Tidygeocoder makes getting data from geocoder services easy. In addition to the usage example below you can find a post on making a map of European soccer club stadiums here, a post on mapping landmarks in Washington, DC here, and a vignette with more detailed usage examples here.
All results are returned in tibble format. Batch geocoding (geocoding multiple addresses per query) is used by default for the US Census and Geocodio services when multiple addresses are provided. Duplicate, missing/NA, and blank address data is handled elegantly - only unique addresses are passed to geocoder services, but the rows in the original data are preserved.
The currently supported services are the US Census geocoder, Nominatim (OSM), Geocodio, and Location IQ. The Census geocoder is restricted to street-level addresses in the United States, Geocodio covers the U.S. and Canada, while Location IQ and OSM have worldwide coverage. The Census and OSM services support batch geocoding (Location IQ and OSM do not).
The Census and OSM services are free; Geocodio and Location IQ are commercial services that require API keys, but also offer free usage tiers. OSM and Location IQ both have usage frequency limits. Refer to the documentation of each service for more details.
Note: There is an issue with installing the current CRAN release on R < 4.0. This issue will be addressed in the next CRAN release, but for now you can install the development version from GitHub (instructions below).
To install the stable version from CRAN (the official R package servers):
Alternatively you can install the development version from GitHub:
In this example we will geocode a few addresses using the
geocode() function and plot them on a map with ggplot.
library(dplyr) library(tibble) library(tidygeocoder) # create a dataframe with addresses some_addresses <- tribble( ~name, ~addr, "White House", "1600 Pennsylvania Ave, Washington, DC", "Transamerica Pyramid", "600 Montgomery St, San Francisco, CA 94111", "Willis Tower", "233 S Wacker Dr, Chicago, IL 60606" ) # geocode the addresses lat_longs <- some_addresses %>% geocode(addr, method = 'census', lat = latitude , long = longitude)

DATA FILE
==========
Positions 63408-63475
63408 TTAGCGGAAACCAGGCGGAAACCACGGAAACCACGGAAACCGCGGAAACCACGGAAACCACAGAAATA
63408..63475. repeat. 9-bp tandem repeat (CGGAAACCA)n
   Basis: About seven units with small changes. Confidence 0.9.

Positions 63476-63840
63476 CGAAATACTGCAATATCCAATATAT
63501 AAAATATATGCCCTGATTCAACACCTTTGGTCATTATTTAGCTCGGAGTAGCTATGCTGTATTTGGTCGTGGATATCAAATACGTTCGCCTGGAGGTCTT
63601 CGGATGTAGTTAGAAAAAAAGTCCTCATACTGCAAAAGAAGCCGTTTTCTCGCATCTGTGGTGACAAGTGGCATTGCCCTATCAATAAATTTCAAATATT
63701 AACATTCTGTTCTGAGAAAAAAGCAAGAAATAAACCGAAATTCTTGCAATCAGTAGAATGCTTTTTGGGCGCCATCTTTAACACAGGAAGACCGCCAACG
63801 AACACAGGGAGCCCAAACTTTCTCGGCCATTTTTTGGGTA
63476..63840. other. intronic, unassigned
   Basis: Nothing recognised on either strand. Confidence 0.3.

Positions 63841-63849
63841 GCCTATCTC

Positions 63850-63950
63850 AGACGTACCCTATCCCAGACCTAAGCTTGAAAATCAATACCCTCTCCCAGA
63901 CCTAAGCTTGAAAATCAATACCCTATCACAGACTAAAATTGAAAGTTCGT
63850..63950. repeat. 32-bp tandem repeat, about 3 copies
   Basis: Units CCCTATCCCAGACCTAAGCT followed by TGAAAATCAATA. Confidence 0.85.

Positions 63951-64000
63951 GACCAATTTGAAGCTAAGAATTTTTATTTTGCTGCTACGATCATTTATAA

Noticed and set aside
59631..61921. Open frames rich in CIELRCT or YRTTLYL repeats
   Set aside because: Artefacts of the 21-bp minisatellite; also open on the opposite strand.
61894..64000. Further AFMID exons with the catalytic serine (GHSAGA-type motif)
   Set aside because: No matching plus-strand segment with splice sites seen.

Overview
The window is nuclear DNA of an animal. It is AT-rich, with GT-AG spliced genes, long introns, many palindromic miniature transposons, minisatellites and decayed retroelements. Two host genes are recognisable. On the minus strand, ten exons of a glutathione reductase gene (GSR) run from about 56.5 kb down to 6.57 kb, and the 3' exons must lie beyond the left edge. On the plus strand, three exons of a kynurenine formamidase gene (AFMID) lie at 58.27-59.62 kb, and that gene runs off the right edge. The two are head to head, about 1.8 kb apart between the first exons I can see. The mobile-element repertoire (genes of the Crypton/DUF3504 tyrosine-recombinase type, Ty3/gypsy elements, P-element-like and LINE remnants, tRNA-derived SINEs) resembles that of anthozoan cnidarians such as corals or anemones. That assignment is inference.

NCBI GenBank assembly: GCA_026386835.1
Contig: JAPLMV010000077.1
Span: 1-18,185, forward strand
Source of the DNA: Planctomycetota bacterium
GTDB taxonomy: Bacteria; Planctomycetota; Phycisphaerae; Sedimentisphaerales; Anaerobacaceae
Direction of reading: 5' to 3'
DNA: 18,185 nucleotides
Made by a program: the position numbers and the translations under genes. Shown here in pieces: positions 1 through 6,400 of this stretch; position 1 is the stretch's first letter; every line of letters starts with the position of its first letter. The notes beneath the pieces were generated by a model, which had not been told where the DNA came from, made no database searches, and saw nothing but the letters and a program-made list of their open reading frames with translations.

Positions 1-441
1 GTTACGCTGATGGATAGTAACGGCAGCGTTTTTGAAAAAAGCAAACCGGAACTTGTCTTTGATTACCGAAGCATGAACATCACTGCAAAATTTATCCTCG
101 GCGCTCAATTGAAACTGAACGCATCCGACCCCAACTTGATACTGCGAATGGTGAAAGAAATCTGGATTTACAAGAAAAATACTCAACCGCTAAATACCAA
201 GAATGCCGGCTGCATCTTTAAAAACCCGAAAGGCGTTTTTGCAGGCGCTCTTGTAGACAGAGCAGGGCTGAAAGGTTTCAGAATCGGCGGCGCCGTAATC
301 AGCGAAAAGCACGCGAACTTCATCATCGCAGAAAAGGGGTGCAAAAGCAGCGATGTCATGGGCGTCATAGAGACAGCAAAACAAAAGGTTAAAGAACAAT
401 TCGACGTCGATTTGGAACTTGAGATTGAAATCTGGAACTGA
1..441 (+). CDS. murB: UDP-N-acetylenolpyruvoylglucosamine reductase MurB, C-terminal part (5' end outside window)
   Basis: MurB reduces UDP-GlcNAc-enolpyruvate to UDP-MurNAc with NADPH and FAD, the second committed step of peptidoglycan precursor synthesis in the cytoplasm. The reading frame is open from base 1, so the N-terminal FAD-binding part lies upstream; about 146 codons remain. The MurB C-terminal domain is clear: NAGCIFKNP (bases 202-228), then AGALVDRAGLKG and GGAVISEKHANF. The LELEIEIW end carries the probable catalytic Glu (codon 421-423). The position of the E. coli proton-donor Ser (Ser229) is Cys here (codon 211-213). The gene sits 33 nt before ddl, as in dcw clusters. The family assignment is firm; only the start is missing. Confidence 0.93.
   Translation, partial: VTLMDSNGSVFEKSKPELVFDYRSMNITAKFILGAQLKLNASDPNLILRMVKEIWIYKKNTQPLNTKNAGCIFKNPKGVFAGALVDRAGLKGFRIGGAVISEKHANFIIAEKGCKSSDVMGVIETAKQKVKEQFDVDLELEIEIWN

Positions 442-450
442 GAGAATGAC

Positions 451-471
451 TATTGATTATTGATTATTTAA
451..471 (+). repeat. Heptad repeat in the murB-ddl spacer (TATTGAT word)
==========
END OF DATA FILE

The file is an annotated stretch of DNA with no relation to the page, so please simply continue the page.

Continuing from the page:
geocode() function attaches latitude and longitude columns to our input dataset of addresses. The US Census geocoder is used here, but other services can be specified with the
method argument. See the
geo() function documentation for details.
|White House||1600 Pennsylvania Ave, Washington, DC||38.89875||-77.03535|
|Transamerica Pyramid||600 Montgomery St, San Francisco, CA 94111||37.79470||-122.40314|
|Willis Tower||233 S Wacker Dr, Chicago, IL 60606||41.87851||-87.63666|
Now that we have the longitude and latitude coordinates, we can use ggplot to plot our addresses on a map.
library(ggplot2) library(maps) library(ggrepel) ggplot(lat_longs, aes(longitude, latitude), color="grey99") + borders("state") + geom_point() + geom_label_repel(aes(label = name)) + theme_void()
To return the full results from a geocoder service (not just latitude and longitude) you can use
full_results = TRUE. Additionally, for the Census geocoder you can use
return_type = 'geographies' to return geography columns (state, county, Census tract, and Census block).
full <- some_addresses %>% geocode(addr, method = 'census', full_results = TRUE, return_type = 'geographies') glimpse(full) #> Rows: 3 #> Columns: 15 #> $ name <chr> "White House", "Transamerica Pyramid", "Willis Tower" #> $ addr <chr> "1600 Pennsylvania Ave, Washington, DC", "600 Montgom… #> $ lat <dbl> 38.89875, 37.79470, 41.87851 #> $ long <dbl> -77.03535, -122.40314, -87.63666 #> $ id <int> 1, 2, 3 #> $ input_address <chr> "1600 Pennsylvania Ave, Washington, DC, , , ", "600 M… #> $ match_indicator <chr> "Match", "Match", "Match" #> $ match_type <chr> "Non_Exact", "Exact", "Exact" #> $ matched_address <chr> "1600 PENNSYLVANIA AVE NW, WASHINGTON, DC, 20006", "6… #> $ tiger_line_id <int> 76225813, 192281262, 112050003 #> $ tiger_side <chr> "L", "R", "L" #> $ state_fips <int> 11, 6, 17 #> $ county_fips <int> 1, 75, 31 #> $ census_tract <int> 6202, 61100, 839100 #> $ census_block <int> 1031, 1013, 2006